Use this URL to cite or link to this record in EThOS:
Title: Abolition and empire : West African colonization and the transatlantic anti-slavery movement, 1822-1860
Author: Everill, Bronwen
ISNI:       0000 0004 2692 0278
Awarding Body: King's College London (University of London)
Current Institution: King's College London (University of London)
Date of Award: 2010
Availability of Full Text:
Access from EThOS:
This dissertation examines the colonies of Sierra Leone and Liberia, settlements established by British and American anti-slavery societies respectively. It looks at cultural institutions, settler identification, commercial networks, and missionary activity between Liberia's founding in the 1820s and the beginning of the American Civil War and British annexation of Lagos in 1861. This dissertation argues that the development of settler society in Sierra Leone and Liberia led to the formation of certain types of relationships between the colonies and between the colonies and the metropoles that contributed to the perception of the viability of colonization as an anti-slavery intervention tool in the metropolitan context. The settlers were crucial in developing the concept of `civilization, commerce, and Christianity' as a set of measures for abolishing the slave trade, but their ability to pursue these measures was also affected by the changing state of anti-slavery activism in the metropoles. This dissertation uses a comparative approach to the colonies in order to fill gaps in the current literature, which neglects the interactive nature of the colonial relationships, and therefore misses a crucial factor in explaining the divisions in and between the antislavery societies. Despite the British and American anti-slavery colonization organizations' similar goals, they were frequently unable to cooperate or share resources, particularly in slave trade suppression, or in support of West African anti-slavery colonization. This was in part because of commercial, territorial, and anti-slavery `humanitarian expansion' by settlers in Sierra Leone and Liberia which fostered rivalry between the two settler societies and their metropolitan supporters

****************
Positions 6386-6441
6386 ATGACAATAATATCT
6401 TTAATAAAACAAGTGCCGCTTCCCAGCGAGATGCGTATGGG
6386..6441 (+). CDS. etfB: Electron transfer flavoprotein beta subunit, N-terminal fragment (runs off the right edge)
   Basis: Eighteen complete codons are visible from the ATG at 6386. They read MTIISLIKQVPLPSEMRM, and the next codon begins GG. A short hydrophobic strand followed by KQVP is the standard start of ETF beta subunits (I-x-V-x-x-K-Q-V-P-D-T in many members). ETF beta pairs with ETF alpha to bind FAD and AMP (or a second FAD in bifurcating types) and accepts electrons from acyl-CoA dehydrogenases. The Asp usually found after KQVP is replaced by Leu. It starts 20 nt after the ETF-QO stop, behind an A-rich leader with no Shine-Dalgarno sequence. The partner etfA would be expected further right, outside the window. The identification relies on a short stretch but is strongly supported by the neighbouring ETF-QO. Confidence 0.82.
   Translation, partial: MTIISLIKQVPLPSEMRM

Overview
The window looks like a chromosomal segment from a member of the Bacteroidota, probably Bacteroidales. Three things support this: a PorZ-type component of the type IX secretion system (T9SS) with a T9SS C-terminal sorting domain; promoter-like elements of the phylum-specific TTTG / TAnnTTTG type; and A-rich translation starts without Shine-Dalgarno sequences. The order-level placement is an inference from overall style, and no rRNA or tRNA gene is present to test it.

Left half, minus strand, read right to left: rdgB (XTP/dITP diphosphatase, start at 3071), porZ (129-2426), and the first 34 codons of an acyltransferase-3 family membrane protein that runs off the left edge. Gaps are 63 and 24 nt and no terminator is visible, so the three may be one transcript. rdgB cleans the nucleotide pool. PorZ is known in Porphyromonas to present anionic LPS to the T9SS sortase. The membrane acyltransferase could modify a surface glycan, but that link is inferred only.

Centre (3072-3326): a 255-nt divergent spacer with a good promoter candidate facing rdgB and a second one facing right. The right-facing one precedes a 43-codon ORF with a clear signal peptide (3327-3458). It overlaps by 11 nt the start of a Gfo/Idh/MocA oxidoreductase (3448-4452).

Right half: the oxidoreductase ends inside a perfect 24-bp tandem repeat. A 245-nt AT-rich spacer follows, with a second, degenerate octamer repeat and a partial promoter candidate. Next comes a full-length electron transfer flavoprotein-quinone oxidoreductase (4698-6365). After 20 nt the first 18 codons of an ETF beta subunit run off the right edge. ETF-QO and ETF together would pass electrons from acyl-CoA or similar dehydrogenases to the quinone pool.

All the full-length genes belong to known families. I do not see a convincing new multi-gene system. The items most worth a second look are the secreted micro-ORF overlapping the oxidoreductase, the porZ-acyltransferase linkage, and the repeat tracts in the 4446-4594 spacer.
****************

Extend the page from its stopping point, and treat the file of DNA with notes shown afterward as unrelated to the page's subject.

Supervisor: Not available Sponsor: Not available
Qualification Name: Thesis (Ph.D.) Qualification Level: Doctoral
EThOS ID:  DOI: Not available